Criticism of GM code is irrelevant

23 June 1999

Criticism of GM code is ‘irrelevant’

By Johann Tasker

ASSERTIONS that farmers could eliminate all wildlife by following a voluntary code to grow genetically modified (GM) crops are irrelevant, it was claimed today (Wednesday).

English Nature, the governments wildlife advisors, had warned that a voluntary code drawn up by the biotechnology industry for GM crops will not work.

The code was drawn up by the Supply Chain Initiative on Modified Agricultural Crops (SCIMAC), a group of organisations in favour of GM crops.

It was approved last month by Cabinet Office minister Jack Cunningham, who is also chairman of the cabinet committee on biotechnology.

An English Nature briefing warned yesterday, however, that the SCIMAC code was “very limited in its purpose” and not designed to protect biodiversity.

“Even if growers followed the code to the letter, they could eliminate all wildlife from their fields,” the briefing said.

The warning was welcomed by environmental campaigners who believe that GM crops will create “wildlife deserts” and areas of “green concrete” in the countryside.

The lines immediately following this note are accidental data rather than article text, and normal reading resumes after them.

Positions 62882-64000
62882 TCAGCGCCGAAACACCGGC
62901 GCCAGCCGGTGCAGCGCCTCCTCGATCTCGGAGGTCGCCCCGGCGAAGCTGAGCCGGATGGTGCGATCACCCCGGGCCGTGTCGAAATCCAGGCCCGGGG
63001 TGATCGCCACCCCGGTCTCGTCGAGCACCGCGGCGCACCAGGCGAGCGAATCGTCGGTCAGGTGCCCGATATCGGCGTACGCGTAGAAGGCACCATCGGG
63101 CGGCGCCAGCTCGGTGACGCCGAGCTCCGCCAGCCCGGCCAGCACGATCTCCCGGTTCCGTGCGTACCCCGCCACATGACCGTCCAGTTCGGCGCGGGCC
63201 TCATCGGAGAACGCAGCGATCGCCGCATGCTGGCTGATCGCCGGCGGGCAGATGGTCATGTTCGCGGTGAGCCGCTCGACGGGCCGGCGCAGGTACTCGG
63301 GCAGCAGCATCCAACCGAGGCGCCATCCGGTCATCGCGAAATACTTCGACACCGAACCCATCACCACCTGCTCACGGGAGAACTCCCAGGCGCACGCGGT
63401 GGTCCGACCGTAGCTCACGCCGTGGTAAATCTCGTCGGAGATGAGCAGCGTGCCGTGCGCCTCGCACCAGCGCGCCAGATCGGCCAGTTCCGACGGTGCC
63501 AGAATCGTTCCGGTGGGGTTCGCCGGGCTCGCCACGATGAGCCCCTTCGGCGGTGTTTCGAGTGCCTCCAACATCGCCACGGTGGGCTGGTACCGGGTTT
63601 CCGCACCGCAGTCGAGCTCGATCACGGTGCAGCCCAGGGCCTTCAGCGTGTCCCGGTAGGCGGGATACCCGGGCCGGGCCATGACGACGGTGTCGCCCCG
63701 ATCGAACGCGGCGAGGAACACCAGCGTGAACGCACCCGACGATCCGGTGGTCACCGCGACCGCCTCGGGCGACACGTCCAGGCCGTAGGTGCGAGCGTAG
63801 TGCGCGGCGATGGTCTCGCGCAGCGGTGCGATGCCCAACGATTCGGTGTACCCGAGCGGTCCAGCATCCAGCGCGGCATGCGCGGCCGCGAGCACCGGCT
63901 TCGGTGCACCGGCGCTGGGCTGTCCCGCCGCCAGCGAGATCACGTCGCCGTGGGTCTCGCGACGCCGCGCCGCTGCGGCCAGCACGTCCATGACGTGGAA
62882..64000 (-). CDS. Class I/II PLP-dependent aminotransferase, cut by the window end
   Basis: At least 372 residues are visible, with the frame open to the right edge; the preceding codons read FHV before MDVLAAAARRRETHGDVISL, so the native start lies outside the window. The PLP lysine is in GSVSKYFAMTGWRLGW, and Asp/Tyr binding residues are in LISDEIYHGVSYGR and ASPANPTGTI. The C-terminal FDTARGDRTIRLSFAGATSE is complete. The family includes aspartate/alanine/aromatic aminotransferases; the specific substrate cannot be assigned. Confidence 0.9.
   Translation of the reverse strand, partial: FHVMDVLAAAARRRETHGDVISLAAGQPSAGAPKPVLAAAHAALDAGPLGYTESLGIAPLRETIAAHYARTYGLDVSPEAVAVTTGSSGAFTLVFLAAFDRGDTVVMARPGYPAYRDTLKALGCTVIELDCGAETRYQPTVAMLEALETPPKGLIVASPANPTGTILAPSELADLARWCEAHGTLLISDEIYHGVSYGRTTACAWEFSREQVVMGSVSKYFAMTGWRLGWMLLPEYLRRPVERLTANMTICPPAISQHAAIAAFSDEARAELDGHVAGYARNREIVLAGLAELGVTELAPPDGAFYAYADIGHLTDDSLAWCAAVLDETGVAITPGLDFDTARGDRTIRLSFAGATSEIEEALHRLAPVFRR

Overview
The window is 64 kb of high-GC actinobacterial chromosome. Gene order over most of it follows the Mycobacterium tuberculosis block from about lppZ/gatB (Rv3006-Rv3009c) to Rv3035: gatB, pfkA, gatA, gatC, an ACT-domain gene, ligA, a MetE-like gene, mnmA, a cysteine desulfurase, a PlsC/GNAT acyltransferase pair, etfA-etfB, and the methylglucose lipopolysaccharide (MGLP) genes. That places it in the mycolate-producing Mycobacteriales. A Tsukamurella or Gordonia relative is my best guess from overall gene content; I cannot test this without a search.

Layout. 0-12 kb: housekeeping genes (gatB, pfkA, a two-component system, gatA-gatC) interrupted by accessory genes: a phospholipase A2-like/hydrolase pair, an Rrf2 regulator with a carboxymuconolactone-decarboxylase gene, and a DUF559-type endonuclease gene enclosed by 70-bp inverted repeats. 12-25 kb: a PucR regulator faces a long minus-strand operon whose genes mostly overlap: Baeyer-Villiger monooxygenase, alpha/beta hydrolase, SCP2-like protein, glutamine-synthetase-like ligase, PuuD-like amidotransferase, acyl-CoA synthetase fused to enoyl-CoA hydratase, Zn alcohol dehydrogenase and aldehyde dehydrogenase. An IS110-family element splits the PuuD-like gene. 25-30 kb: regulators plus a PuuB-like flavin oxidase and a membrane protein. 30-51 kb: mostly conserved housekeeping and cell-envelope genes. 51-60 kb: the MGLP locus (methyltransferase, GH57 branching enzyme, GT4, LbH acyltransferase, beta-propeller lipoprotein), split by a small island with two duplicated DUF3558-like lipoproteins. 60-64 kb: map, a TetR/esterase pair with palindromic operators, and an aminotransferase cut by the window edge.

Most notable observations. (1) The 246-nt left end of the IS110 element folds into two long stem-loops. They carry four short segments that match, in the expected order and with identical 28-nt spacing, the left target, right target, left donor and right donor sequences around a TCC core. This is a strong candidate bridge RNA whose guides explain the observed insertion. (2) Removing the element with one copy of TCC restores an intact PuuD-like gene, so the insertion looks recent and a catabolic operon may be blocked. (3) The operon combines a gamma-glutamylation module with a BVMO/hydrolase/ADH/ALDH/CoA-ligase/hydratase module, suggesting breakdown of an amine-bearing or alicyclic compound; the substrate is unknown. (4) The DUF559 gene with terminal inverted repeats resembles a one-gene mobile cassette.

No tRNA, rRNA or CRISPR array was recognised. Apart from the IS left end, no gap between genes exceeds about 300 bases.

But Bob Fiddaman, who is the National Farmers Union SCIMAC representative, said the English Nature claims were misguided and wrong.

“For them to argue that [the code] is not designed to protect biodiversity is irrelevant,” he told Farmers Weekly this morning.

Mr Fiddaman said the SCIMAC code would only be used after GM crops were shown to be no more environmentally damaging than conventional crops.

Any GM variety would be approved by the governments Advisory Committee on Releases to the Environment before it was grown, he said.

Part of that approval process would assess the likely impact of GM crops on biodiversity and the environment, Mr Fiddaman added.

“GM crops are only another version of crops we are already growing,” he said.

“Our code is based on formal studies which would have already approved the GM varieties in question.”

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